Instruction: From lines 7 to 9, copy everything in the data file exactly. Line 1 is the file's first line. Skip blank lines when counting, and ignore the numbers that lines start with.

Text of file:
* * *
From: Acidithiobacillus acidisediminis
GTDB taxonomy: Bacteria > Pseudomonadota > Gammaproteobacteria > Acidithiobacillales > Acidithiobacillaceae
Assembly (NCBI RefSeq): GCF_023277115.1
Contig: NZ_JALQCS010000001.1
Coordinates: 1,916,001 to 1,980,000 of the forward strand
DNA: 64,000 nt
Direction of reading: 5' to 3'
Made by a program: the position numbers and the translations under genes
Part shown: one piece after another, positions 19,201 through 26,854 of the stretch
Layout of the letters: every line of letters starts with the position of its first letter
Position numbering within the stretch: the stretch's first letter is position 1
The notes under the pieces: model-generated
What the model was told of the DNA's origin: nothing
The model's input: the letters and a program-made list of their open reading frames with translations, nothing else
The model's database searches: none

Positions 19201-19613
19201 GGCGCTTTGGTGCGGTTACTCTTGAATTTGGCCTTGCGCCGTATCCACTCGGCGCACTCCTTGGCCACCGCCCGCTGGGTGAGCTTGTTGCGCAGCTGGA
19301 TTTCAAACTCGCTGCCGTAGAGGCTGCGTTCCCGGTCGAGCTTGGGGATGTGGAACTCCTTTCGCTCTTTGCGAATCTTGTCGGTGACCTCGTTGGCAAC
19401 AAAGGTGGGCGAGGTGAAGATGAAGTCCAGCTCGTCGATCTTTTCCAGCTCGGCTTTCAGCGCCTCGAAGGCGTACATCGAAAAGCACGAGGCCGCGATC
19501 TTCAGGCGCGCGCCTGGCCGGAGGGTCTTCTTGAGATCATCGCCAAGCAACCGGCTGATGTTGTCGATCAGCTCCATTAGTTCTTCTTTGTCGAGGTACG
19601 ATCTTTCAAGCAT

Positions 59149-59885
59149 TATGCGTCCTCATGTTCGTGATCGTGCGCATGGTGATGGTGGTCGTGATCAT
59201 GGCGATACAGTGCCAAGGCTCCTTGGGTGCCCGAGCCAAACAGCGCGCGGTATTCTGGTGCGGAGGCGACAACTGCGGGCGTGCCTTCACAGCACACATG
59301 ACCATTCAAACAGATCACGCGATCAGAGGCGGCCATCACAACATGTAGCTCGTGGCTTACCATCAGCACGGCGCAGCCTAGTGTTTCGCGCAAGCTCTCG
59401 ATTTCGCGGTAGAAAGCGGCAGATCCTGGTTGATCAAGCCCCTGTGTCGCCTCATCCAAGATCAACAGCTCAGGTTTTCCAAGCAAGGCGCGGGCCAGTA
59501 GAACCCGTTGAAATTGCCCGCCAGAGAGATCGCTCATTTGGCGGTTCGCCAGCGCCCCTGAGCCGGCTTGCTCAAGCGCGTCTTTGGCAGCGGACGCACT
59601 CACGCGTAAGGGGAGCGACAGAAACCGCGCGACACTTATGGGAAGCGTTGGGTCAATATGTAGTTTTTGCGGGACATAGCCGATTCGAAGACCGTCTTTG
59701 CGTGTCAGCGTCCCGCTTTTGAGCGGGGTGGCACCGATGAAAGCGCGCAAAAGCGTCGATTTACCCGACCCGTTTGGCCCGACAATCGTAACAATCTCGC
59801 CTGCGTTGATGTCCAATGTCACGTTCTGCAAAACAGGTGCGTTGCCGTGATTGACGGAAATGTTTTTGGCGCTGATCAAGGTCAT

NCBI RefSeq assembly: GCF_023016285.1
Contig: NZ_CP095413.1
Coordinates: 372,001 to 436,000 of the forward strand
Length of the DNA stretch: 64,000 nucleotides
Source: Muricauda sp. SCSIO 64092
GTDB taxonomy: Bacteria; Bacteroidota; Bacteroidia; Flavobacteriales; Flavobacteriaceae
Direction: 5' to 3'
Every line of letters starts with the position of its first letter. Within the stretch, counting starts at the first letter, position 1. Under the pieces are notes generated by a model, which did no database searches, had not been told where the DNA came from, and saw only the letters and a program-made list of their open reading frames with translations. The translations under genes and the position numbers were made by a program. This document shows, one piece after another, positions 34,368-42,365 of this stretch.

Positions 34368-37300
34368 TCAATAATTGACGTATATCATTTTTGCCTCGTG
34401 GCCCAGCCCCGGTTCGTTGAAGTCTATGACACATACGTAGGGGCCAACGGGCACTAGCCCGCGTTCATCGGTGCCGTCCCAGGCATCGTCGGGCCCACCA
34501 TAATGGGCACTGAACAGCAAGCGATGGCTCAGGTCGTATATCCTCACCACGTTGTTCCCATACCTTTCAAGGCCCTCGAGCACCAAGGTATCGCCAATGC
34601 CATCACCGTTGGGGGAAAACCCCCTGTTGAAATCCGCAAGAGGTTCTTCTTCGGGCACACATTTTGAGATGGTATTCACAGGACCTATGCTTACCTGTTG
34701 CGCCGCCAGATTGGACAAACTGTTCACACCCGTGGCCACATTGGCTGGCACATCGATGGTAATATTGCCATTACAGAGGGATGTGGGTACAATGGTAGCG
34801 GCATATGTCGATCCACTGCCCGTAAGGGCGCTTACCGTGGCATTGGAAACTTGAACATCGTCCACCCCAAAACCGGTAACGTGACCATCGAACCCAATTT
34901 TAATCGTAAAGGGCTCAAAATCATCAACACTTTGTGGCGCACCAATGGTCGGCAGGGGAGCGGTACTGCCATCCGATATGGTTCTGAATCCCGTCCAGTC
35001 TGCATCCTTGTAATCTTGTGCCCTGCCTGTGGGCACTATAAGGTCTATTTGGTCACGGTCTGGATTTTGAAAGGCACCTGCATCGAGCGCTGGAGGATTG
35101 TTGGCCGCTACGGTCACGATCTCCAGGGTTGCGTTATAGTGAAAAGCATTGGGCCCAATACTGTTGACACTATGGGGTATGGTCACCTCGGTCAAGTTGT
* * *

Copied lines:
Direction of reading: 5' to 3'
Made by a program: the position numbers and the translations under genes
Part shown: one piece after another, positions 19,201 through 26,854 of the stretch